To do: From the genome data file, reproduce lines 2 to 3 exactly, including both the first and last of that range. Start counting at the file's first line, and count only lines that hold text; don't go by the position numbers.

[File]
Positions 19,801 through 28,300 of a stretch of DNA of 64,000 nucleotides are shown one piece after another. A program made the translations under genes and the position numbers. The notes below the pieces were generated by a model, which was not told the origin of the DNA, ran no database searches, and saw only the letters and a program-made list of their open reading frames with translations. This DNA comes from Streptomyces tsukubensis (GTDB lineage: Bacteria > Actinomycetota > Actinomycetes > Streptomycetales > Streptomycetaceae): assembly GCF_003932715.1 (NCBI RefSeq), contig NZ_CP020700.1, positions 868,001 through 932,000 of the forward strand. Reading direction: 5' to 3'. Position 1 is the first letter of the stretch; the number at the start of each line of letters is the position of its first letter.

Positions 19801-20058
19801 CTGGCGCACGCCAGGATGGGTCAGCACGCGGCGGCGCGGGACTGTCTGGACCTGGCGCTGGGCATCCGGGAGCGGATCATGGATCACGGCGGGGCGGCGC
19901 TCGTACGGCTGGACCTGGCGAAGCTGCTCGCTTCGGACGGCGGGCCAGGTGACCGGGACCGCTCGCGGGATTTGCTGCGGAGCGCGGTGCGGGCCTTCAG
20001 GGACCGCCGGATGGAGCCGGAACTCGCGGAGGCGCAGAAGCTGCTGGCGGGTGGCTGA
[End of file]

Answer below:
Positions 19801-20058
19801 CTGGCGCACGCCAGGATGGGTCAGCACGCGGCGGCGCGGGACTGTCTGGACCTGGCGCTGGGCATCCGGGAGCGGATCATGGATCACGGCGGGGCGGCGC